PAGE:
While at UIUC he studied sonochemistry and reported one of the first synthetic methods to metal nanoparticles. His thesis was on the use of sound waves to make amorphous protein-microsphere compounds. For his postdoctoral work, he joined Harry B. Gray's laboratory at the California Institute of Technology where he conducted research on electron transfer chemistry in proteins and the mechanism of alkane hydroxylation using iron porphyrins and oxygen. Grinstaff was a member of the Biological Chemistry program at Duke University from 1996 to 2002, from 1997 to 2002 was a member of its Pharmacology Training Grant Program. In 1997, he joined the faculty of Duke's Center for Cellular and Biosurface Engineering, since 1999 has served as an assistant professor of ophthalmology at Duke University Hospital. At Duke, he was assistant professor of chemistry at the College of Arts and Sciences beginning in 1996, from 2001 to 2003 was assistant professor of biomedical engineering at Duke's School of Engineering.

In 2003, Grinstaff relocated to Boston University as part of the recruitment activities associated with the Whitaker Foundation Leadership Award granted to the Department of Biomedical Engineering at BU. He joined Boston University College of Arts and Sciences as associate professor of chemistry, with joint appointments at both Boston University School of Medicine and the Boston University College of Engineering. In 2004, he became a faculty member of the Boston University Center for Nanoscience and Nanobiotechnology, became its director in 2014. In 2015, Gristaff had obtained a grant from Bill & Melinda Gates Foundation with which he developed which became known as self-lubricating condoms. Under his watch, as many as four biotech companies emerged and prospered: AcuityBio, Articular Biosciences and HyperBranch Medical Technology, he is a co-founder of five companies and an inventor of four products by the Adherus Surgical Sealants and OcuSeal. Grinstaff serves on an advisory board of the Syracuse Biomaterials Institute.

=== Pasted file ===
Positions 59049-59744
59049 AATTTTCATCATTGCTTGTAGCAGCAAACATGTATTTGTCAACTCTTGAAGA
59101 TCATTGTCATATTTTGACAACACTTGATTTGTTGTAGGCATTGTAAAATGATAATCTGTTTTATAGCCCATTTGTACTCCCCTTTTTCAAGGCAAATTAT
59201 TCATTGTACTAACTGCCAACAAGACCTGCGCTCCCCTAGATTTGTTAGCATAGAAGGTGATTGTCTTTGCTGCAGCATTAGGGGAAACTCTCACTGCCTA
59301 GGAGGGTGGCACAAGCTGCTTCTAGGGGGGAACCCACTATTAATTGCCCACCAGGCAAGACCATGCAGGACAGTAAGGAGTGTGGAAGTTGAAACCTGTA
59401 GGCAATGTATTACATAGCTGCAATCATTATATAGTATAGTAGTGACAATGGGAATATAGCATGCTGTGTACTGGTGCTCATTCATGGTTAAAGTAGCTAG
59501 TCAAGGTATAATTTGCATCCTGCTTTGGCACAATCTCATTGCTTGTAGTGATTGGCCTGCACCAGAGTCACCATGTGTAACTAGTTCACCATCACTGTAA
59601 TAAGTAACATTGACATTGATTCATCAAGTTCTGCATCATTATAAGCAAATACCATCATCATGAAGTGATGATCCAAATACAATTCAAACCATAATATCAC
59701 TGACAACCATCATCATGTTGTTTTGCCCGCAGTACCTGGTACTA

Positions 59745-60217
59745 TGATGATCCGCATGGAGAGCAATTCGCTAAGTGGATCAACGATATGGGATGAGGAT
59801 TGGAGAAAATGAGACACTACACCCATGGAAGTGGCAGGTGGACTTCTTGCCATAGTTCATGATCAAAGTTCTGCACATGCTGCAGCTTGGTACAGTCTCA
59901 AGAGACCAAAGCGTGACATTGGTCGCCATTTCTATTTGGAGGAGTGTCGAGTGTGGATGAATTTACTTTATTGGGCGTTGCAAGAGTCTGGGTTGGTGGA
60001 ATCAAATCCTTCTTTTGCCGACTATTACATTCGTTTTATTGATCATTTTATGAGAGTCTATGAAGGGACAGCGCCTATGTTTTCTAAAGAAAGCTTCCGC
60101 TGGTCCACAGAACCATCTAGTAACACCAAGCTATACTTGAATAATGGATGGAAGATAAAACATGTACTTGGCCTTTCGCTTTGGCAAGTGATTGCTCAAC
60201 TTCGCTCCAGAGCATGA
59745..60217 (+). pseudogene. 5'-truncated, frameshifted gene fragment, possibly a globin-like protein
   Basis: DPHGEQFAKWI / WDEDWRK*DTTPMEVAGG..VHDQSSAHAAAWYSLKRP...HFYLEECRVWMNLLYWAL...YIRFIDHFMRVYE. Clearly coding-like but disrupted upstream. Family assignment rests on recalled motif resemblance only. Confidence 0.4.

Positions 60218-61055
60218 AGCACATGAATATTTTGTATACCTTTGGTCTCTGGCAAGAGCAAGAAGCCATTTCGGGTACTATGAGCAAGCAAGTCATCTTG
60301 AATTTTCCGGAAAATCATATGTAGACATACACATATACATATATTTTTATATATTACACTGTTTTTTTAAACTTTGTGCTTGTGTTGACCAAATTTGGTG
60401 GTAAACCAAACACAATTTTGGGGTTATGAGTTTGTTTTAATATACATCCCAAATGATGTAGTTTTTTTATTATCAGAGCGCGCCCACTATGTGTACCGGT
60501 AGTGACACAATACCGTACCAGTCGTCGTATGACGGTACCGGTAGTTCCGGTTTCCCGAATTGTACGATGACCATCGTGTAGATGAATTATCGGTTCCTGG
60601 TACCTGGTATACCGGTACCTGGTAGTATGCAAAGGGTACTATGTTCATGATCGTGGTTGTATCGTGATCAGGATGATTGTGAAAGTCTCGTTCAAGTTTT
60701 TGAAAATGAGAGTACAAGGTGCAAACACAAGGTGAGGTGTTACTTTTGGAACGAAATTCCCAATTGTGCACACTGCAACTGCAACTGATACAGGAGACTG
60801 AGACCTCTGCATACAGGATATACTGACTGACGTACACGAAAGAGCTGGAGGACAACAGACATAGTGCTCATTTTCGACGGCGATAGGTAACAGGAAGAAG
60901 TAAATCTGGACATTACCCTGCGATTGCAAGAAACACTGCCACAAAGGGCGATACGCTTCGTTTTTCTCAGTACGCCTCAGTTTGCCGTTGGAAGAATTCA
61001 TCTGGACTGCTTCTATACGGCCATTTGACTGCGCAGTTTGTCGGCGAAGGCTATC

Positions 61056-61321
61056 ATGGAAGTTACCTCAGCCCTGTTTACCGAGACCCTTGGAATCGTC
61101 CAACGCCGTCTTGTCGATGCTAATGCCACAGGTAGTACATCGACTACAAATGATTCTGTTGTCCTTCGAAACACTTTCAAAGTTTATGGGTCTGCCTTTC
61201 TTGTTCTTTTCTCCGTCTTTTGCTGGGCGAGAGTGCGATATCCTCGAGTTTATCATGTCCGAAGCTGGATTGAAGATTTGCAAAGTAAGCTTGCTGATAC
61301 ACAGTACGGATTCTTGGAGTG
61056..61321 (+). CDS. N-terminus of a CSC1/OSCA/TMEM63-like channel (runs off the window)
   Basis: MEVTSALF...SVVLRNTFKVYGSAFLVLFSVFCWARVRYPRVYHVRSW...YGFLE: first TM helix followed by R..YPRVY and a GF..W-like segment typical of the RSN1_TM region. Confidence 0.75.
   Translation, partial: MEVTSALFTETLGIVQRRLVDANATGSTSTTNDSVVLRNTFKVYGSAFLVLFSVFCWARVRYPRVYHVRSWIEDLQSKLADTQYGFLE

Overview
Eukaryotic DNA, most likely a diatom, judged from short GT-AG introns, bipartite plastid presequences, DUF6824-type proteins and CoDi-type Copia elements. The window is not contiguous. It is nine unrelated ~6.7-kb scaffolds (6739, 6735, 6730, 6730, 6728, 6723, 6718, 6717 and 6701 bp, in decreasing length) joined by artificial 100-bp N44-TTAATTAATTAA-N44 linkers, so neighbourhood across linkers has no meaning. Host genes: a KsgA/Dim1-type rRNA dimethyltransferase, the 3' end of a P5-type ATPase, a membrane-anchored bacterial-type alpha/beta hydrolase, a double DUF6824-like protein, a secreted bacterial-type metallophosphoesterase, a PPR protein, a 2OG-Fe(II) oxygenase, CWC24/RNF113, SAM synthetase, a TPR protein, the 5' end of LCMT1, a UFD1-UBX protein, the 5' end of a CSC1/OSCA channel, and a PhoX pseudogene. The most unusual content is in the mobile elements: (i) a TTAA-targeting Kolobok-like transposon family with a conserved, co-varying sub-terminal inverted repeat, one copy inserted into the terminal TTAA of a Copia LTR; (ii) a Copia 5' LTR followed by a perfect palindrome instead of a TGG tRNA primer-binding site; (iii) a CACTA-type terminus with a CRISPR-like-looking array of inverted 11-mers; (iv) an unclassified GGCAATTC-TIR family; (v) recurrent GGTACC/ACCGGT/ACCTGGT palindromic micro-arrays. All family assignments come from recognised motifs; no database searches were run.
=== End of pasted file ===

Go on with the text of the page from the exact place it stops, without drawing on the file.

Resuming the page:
In 2001, Grinstaff have written Proceedings from the Workshop on Nanoscience for the Soldier of which he was principal investigator. Nobel Laureate Signature Award from the American Chemical Society PEW Award Edward M. Kennedy Award for Healthcare Innovation Fellow of the AIMBE Charter Fellow of the National Academy of Inventors Charles DeLisi Award and Lecture Mark W. Grinstaff publications indexed by Google Scholar

Cisco LocalDirector

Cisco LocalDirector is a server load balancing appliance, discontinued in 2003, based on the Network Address Translation technology Cisco Systems acquired when they bought Network Translation, Inc. The LocalDirector was conceived by John Mayes & Robert Andrews in late 1995 during a pre-acquisition meeting with Robert, Webmaster at Netscape Communications Corporation. During the meeting, Robert Andrews told John Mayes that there were, "probably 10 customers in the world with a load balancing problem"; because of this, the decision was made to begin development on the LocalDirector. Brantley Coile, who had written the code for the PIX firewall for NTI and Cisco, started coding of the LocalDirector shortly after this meeting; as a result of the NTI acquisition by Cisco Systems in late 1995, Brantley hired a team of four long-time associates who were developers: Richard Howes, now at Steelbox Networks, Pete Tenereillo worked for NTI prior to the Cisco acquisition, Jim Jordan and Tom Bohannon at SteelBox, were hired after the acquisition.